91
91

PROPERTY OF A WEST COAST COLLECTOR

François Boucher
SLEEPING BACCHANTES SURPRISED BY SATYRS
Estimate
2,000,0003,000,000
LOT SOLD. 2,098,500 USD
JUMP TO LOT
91

PROPERTY OF A WEST COAST COLLECTOR

François Boucher
SLEEPING BACCHANTES SURPRISED BY SATYRS
Estimate
2,000,0003,000,000
LOT SOLD. 2,098,500 USD
JUMP TO LOT

Details & Cataloguing

Important Old Master Paintings and Sculpture

|
New York

François Boucher
PARIS 1703 - 1770
SLEEPING BACCHANTES SURPRISED BY SATYRS
signed and dated on the pedestal of the urn at center left: F. Boucher/1760
oil on canvas
30 1/2  by 25 in.; 77.5 by 63.5 cm.
Read Condition Report Read Condition Report

Provenance

Christian IV, Herzog von Pfalz-Zweibrücken, "Duc des Deux-Ponts" (1722-1775);
His deceased sale (“Catalogue de Tableaux Originaux des Grands Mâitres des Trois Ecoles, qui ornoient un des Palais de feu son Altesse Monseigneur Christient, Duc des Deux Ponts”), Paris, Pierre Remy, Hôtel d’Aligre, 6 April 1778, lot 74 (sold with its pendant, Jupiter and Callisto [misidentified as "Diane & Endimion"], under the same lot number);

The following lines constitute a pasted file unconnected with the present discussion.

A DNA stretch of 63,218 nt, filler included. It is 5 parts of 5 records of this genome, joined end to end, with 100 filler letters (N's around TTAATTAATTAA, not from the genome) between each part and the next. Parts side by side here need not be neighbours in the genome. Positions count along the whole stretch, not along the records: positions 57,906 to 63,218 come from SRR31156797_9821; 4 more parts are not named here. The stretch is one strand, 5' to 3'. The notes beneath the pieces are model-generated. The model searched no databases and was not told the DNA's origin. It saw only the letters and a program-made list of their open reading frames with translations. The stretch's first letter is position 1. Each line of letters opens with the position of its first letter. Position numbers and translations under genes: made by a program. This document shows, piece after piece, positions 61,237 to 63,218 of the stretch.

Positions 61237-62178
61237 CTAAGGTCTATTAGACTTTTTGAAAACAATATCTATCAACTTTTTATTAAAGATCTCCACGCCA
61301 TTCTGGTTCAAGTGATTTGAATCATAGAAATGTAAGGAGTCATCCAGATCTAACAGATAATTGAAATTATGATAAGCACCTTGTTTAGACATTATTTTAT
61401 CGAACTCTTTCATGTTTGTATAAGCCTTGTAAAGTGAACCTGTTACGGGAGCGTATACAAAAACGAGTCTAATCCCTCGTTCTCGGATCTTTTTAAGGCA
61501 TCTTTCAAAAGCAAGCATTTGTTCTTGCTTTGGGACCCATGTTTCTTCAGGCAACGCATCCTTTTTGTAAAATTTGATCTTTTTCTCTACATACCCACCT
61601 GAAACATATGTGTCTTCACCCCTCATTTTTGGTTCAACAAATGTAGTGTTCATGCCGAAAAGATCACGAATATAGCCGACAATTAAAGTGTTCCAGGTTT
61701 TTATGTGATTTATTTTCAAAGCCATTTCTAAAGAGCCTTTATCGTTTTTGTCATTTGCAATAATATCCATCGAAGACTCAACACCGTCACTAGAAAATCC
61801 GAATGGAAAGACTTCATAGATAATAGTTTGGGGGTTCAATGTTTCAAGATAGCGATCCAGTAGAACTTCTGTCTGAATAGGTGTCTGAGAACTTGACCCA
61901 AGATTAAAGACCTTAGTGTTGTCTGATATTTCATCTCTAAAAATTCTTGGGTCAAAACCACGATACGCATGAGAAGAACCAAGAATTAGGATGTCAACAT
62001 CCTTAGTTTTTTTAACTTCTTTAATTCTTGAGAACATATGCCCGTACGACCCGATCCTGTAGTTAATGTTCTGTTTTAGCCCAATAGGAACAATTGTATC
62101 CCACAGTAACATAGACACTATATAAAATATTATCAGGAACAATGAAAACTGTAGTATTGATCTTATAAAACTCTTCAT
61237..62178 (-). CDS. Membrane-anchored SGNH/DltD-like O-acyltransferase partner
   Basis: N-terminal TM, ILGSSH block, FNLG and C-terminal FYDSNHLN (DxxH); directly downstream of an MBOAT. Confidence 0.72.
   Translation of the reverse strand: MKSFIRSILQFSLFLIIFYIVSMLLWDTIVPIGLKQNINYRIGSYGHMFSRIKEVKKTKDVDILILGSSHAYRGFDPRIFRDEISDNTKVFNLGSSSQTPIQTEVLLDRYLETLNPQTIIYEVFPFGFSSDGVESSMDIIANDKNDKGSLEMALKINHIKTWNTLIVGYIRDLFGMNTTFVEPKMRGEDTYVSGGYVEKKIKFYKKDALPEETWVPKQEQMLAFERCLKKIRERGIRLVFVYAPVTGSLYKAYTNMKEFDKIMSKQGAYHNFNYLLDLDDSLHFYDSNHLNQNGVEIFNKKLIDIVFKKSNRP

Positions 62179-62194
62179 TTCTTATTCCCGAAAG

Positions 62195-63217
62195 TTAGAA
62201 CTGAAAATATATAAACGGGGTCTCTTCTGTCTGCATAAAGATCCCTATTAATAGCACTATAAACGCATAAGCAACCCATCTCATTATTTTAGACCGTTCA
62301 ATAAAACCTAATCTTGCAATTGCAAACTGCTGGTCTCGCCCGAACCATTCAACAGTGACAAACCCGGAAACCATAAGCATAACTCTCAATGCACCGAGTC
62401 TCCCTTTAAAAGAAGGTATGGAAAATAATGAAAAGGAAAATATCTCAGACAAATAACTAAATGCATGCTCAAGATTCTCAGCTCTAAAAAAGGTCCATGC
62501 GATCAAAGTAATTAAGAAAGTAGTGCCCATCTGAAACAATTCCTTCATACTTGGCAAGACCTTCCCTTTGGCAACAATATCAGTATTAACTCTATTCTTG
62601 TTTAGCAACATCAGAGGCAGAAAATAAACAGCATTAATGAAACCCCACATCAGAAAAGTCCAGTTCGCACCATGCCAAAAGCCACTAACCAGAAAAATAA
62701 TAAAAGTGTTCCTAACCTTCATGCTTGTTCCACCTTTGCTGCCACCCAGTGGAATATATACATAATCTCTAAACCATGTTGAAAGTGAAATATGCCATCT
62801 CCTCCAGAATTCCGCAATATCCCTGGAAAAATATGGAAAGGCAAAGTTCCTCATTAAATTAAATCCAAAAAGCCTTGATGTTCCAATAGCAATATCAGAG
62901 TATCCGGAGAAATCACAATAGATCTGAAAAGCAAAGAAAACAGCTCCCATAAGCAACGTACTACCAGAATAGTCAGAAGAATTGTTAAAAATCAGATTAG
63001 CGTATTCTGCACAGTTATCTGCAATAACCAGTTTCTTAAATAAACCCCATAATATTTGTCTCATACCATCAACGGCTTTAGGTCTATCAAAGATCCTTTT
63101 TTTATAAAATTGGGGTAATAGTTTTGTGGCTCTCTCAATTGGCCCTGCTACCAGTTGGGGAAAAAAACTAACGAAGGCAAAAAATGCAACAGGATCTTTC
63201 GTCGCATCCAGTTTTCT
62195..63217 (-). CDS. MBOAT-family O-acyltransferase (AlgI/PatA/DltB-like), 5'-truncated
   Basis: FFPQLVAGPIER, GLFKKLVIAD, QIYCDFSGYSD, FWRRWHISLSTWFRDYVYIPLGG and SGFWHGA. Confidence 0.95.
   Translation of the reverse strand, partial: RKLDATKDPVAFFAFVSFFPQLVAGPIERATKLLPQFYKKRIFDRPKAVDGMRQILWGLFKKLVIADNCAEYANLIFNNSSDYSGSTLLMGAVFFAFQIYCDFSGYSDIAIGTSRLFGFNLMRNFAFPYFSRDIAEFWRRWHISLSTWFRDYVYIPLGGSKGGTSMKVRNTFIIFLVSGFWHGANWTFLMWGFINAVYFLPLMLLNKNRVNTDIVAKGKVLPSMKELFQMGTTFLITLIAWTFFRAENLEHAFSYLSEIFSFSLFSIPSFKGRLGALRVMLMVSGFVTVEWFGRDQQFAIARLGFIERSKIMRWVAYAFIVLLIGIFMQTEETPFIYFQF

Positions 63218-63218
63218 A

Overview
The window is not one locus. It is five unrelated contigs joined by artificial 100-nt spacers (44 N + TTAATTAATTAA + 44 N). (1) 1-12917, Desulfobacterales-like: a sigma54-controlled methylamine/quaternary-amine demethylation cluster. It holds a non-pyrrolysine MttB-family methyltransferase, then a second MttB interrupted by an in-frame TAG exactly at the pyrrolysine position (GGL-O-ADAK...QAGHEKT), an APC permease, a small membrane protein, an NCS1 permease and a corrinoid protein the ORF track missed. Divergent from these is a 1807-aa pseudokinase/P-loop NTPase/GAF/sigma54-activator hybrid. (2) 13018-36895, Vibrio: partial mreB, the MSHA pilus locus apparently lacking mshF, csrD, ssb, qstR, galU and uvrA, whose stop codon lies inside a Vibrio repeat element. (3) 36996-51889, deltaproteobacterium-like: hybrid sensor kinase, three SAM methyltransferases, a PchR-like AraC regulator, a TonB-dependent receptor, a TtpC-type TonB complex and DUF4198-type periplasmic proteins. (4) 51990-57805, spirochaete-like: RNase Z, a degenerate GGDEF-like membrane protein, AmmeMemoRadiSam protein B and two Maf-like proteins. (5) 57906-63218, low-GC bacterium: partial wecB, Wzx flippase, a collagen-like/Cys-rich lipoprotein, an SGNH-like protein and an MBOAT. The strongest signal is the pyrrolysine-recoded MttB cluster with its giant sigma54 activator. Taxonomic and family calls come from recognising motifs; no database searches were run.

Claude Billard de Belisard, amongst the items confiscated from his house at no. 394 rue Jean-Jacques Rousseau, 26 pluviôse, an 3 (26 January 1795);
Antoine-Gabriel-Aimé Jourdan;
His sale, Paris, Paillet, 4 April 1803, lot 3;
Comte de Morny;
His anonymous sale, Paris, Bonnefons de Lavialle, 16 December 1841, lot 72 ("Deux bacchantes endormies dans un bocage, et couchées sur demolles draperies, surprises par des satyres");
Smidt van Gelder, Amsterdam;
By whom anonymously sold ("The Property of a Gentleman"), London, Christie’s, 7 July 1972, lot 21, for £35,000 hammer price ($55,930);
There purchased by the present owners.

Exhibited

Paris, Salon, 1761, no. 9 (“Pastorales & Paysages, sous le même Numero”).